There have been two articles in the newspapers this week about uptalk, the use of a rising tone in a declarative (where most of us would use a fall). In the Sunday Times the education consultant, Chris Woodhead, answered a reader’s query about “the moronic interrogative”
whereby the speaker when making the statement ends the sentence with rising intonation, thus implying they are asking a question.
Woodhead, a former chief inspector of schools, confessed in his reply that
The phenomenon of rising intonation drives me mad.(I wonder if he knows that all of us use “rising intonation” in about half the intonation phrases we utter.)
Then in yesterday’s Guardian Tim Lusher asked
Have you noticed more people uptalking? You know, that tedious habit of speaking in a rising cadence, with, like, an especially perky uplift in tone at the end, so your sentence sounds like a question? Even though it isn’t?
Lusher is much better informed about the topic than Woodhead. He knows the terms “uptalk” and “high rising terminal”, and refers to possible sources in Australia and southern California. His new take on the matter is to suggest that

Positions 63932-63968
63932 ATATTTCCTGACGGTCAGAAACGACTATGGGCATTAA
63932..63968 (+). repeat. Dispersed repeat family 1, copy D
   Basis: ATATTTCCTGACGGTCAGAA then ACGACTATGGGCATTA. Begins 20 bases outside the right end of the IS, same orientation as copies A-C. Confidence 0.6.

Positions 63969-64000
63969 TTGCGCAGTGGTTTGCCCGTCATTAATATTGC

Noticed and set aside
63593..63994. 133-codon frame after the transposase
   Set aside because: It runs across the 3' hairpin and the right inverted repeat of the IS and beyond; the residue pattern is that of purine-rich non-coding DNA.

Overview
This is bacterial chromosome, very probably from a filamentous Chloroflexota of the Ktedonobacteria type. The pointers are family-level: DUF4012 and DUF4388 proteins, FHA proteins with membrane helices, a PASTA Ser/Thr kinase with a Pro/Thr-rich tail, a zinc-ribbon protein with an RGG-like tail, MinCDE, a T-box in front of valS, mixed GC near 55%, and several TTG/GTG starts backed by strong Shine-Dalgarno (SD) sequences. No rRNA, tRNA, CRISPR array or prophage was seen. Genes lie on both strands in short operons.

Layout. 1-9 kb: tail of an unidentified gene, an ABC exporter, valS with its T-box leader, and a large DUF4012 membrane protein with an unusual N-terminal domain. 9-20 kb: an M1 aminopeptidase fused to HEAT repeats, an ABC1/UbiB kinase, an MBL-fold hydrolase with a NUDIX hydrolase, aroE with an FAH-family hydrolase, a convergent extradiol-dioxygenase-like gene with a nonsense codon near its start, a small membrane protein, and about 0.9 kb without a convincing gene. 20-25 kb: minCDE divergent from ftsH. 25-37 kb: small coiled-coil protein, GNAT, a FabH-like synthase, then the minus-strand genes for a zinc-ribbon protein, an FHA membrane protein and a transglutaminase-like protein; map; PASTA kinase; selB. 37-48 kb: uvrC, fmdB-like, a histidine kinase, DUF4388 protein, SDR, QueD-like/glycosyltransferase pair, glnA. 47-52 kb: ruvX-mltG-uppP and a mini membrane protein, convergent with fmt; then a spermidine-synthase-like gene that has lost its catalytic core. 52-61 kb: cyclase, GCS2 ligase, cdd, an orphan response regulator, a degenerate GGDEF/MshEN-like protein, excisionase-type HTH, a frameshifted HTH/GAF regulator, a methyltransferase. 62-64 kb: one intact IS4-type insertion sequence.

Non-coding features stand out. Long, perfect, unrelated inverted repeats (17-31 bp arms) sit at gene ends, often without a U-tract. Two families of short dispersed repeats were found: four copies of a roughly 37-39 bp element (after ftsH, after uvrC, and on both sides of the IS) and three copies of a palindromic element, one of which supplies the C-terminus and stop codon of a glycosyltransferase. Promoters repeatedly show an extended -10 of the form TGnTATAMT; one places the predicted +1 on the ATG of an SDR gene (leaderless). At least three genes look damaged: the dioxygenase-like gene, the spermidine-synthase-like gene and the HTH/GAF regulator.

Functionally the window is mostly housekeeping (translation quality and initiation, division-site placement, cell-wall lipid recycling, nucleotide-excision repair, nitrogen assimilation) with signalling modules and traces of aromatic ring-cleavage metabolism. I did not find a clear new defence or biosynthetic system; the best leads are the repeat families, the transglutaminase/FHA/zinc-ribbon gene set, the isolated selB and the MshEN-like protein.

now there seems to be a conscious, ironic use of the tone in circulation. People are using it deliberately, humorously. What do they mean to convey? It can act as a self-deprecating pin to deflate any awkward sentiment accompanying the words, a sort of preemptive apology.
I don’t think it necessarily has any of these special meanings. It’s probably just an instance of language change. A rising tone on a final statement (made by younger people) no longer has the meaning that older people read into it (because that’s what it would mean if they used it themselves).
My advice to the EFL learner in my intonation book (§2.9 Uptalk) was
• If you were born before about 1980, do not use uptalk.
• If you were born later, you can imitate its use by native speakers: but do not overdo it. Uptalk is never essential. Bear in mind that using uptalk may annoy older people listening to you.
If you don’t know what I’m talking about, go to this Language Log article, where there are several sound clips.